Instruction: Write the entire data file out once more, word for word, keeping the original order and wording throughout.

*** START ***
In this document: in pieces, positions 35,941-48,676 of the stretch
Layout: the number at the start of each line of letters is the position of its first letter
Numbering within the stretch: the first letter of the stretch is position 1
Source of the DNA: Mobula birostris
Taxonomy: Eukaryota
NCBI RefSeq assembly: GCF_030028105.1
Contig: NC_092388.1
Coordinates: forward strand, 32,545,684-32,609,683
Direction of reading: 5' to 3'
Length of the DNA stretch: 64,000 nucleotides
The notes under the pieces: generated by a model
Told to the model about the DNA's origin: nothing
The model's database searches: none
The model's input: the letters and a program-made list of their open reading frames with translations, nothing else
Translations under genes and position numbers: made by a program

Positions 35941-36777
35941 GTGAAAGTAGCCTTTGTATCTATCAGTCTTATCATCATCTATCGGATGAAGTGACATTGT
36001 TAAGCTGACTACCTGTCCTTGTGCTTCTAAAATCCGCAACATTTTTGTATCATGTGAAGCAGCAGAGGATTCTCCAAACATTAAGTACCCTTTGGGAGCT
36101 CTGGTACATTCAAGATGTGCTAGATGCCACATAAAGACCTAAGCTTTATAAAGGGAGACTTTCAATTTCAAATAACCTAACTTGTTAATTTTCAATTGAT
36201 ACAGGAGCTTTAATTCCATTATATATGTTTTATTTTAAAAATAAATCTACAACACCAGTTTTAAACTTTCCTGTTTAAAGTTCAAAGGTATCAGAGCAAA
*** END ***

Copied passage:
In this document: in pieces, positions 35,941-48,676 of the stretch
Layout: the number at the start of each line of letters is the position of its first letter
Numbering within the stretch: the first letter of the stretch is position 1
Source of the DNA: Mobula birostris
Taxonomy: Eukaryota
NCBI RefSeq assembly: GCF_030028105.1
Contig: NC_092388.1
Coordinates: forward strand, 32,545,684-32,609,683
Direction of reading: 5' to 3'
Length of the DNA stretch: 64,000 nucleotides
The notes under the pieces: generated by a model
Told to the model about the DNA's origin: nothing
The model's database searches: none
The model's input: the letters and a program-made list of their open reading frames with translations, nothing else
Translations under genes and position numbers: made by a program

Positions 35941-36777
35941 GTGAAAGTAGCCTTTGTATCTATCAGTCTTATCATCATCTATCGGATGAAGTGACATTGT
36001 TAAGCTGACTACCTGTCCTTGTGCTTCTAAAATCCGCAACATTTTTGTATCATGTGAAGCAGCAGAGGATTCTCCAAACATTAAGTACCCTTTGGGAGCT
36101 CTGGTACATTCAAGATGTGCTAGATGCCACATAAAGACCTAAGCTTTATAAAGGGAGACTTTCAATTTCAAATAACCTAACTTGTTAATTTTCAATTGAT
36201 ACAGGAGCTTTAATTCCATTATATATGTTTTATTTTAAAAATAAATCTACAACACCAGTTTTAAACTTTCCTGTTTAAAGTTCAAAGGTATCAGAGCAAA